These strong words invite us to respond generously to the appeal to "be Christ" for those around us. We are now his Body on earth. To paraphrase a famous remark attributed to St Teresa of Avila, we are the eyes with which his compassion looks at those in need, we are the hands he holds out to bless and to heal, we are the feet he uses to go and do good and we are the lips through which his Gospel is proclaimed. However, it is important to realize that when we participate in his salvation in this way we do no more than pay tribute to the memory of a dead hero by prolonging what he has done: on the contrary, Christ is alive within us, his Body, the Church, his priestly People. By nourishing ourselves with him in the Eucharist and by receiving the Holy Spirit in our hearts, we truly form the Body of Christ that we have received, we are truly in communion with him and with each other and genuinely become his instruments, bearing witness to him before the world. "Now the company of those who believed were of one heart and soul" (Acts 4: 32). In the first Christian community, nourished at the Lord's Table, we see the effects of the Holy Spirit's unifying action. They shared their goods in common, all material attachment being overcome by love for the brethren. They found equitable solutions to their differences, as we see for example in the resolution of the dispute between Hellenists and Hebrews over the daily distribution (cf. Acts 6: 1-6). As one observer commented at a later date: "See how these Christians love one another, and how they are ready to die for one another" (Tertullian, Apology, 39). Yet their love was by no means limited to their fellow believers. They never saw themselves as exclusive, privileged beneficiaries of divine favour, but rather as messengers, sent to bring the good news of salvation in Christ to the ends of the earth. And so it was that the message entrusted to the Apostles by the Risen Lord was spread throughout the Middle East, and outwards from there across the whole of the world.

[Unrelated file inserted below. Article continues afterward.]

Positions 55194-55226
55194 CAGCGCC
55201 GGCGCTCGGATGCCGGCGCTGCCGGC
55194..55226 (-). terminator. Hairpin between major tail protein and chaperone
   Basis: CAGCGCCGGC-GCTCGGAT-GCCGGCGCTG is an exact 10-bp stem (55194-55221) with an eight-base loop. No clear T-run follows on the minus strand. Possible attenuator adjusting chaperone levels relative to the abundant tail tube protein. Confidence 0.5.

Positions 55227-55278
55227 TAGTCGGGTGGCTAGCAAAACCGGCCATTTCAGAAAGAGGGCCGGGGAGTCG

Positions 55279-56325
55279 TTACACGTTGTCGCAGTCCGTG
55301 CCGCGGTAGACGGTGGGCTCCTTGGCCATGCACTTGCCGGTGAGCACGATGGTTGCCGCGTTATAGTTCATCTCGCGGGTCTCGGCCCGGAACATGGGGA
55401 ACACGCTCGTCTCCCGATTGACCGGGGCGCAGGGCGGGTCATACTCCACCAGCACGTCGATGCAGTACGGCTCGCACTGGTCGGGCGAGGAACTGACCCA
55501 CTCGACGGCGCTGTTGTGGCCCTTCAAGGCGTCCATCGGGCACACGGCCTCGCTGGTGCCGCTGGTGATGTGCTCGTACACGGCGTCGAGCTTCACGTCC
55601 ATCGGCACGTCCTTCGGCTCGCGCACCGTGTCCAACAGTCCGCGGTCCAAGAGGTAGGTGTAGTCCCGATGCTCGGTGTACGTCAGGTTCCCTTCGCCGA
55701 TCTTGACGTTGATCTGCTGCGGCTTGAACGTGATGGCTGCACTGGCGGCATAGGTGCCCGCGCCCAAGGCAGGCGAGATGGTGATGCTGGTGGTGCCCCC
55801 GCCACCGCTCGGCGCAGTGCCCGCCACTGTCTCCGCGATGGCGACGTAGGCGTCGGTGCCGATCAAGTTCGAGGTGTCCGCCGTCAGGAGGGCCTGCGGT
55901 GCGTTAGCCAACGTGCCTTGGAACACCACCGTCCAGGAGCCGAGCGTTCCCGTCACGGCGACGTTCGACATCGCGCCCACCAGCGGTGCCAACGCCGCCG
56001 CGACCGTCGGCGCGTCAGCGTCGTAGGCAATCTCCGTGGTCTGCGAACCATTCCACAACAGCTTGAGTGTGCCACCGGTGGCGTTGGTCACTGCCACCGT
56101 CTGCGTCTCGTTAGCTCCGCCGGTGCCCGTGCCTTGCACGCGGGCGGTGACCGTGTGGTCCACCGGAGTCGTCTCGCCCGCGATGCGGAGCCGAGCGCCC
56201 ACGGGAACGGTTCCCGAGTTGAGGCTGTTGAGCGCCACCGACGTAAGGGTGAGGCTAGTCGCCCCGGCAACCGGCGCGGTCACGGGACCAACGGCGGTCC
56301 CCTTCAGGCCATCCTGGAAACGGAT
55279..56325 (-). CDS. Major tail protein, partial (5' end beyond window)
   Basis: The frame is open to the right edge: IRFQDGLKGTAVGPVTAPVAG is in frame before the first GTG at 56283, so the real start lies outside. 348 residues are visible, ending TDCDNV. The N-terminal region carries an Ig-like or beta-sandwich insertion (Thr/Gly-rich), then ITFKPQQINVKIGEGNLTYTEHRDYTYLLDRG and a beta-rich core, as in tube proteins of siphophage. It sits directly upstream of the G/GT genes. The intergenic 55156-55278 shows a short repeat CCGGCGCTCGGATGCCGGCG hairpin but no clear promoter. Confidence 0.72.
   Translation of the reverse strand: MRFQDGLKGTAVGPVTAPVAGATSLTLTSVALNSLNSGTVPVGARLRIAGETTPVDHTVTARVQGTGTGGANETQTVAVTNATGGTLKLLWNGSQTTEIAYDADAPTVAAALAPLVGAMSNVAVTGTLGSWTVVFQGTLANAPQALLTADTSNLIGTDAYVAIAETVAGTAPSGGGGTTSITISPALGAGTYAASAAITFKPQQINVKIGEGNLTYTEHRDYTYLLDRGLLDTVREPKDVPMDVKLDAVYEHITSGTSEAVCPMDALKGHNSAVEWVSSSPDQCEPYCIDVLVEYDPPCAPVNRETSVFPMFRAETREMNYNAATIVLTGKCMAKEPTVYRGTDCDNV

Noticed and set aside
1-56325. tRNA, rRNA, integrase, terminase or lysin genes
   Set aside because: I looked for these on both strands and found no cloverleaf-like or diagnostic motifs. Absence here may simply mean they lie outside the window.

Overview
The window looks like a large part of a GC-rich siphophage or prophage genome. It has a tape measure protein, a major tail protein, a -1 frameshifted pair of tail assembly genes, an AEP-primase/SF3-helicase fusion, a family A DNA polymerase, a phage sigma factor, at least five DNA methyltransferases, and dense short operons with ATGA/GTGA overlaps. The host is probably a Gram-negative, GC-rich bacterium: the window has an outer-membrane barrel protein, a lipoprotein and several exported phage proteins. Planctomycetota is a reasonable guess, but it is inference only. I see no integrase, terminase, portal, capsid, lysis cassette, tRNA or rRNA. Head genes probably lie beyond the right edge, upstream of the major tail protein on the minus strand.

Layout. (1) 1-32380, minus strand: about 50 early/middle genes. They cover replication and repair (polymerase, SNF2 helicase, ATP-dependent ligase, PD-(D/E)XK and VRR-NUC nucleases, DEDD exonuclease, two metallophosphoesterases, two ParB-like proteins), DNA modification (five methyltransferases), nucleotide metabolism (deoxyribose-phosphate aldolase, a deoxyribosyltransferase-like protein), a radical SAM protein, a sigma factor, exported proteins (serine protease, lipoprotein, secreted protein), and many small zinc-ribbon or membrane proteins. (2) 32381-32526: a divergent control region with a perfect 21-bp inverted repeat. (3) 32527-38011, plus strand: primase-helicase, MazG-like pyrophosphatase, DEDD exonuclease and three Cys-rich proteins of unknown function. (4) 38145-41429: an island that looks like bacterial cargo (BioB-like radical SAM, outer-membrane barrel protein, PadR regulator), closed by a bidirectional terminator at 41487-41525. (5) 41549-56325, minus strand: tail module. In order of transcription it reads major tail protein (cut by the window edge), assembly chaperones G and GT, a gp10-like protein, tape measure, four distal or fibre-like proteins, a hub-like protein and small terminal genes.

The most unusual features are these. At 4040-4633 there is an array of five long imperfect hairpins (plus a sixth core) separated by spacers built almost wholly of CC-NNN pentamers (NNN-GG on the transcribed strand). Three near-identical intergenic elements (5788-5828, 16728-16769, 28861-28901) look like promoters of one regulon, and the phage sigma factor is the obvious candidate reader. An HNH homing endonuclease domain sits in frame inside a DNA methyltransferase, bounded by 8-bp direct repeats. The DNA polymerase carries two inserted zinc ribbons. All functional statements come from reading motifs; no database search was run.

“Now the company of those who believed were of one heart and soul” (Acts 4:32). In the first Christian community, nourished at the Lord’s Table, we see the effects of the Holy Spirit’s unifying action. They shared their goods in common, all material attachment being overcome by love for the brethren. They found equitable solutions to their differences, as we see for example in the resolution of the dispute between Hellenists and Hebrews over the daily distribution (cf. Acts 6:1-6). As one observer commented at a later date: “See how these Christians love one another, and how they are ready to die for one another” (Tertullian, Apology, 39). Yet their love was by no means limited to their fellow believers. They never saw themselves as exclusive, privileged beneficiaries of divine favour, but rather as messengers, sent to bring the good news of salvation in Christ to the ends of the earth. And so it was that the message entrusted to the Apostles by the Risen Lord was spread throughout the Middle East, and outwards from there across the whole of the world.
Αγαπητοί εν Χριστώ αδελφοί και αγαπητές αδελφές, σήμερα είμαστε καλεσμένοι σαν ένα σωμα και μιά ψυχή να εξετάσουμε σε βάθος την κοινωνία μας με τον Κυριον και με τον πλησίον και να τον μαρτυρήσουμε μπροστά σε ολο τον κόσμο. 
We are called to overcome our differences, to bring peace and reconciliation where there is conflict, to offer the world a message of hope. We are called to reach out to those in need, generously sharing our earthly goods with those less fortunate than ourselves. And we are called to proclaim unceasingly the death and resurrection of the Lord, until he comes. Through him, with him and in him, in the unity that is the Holy Spirit’s gift to the Church, let us give honour and glory to God our heavenly Father in the company of all the angels and saints who sing his praises for ever. Amen.
 Dear brothers and sisters in Christ, today we are called, just as they were, to be of one heart and one soul, to deepen our communion with the Lord and with one another, and to bear witness to him before the world.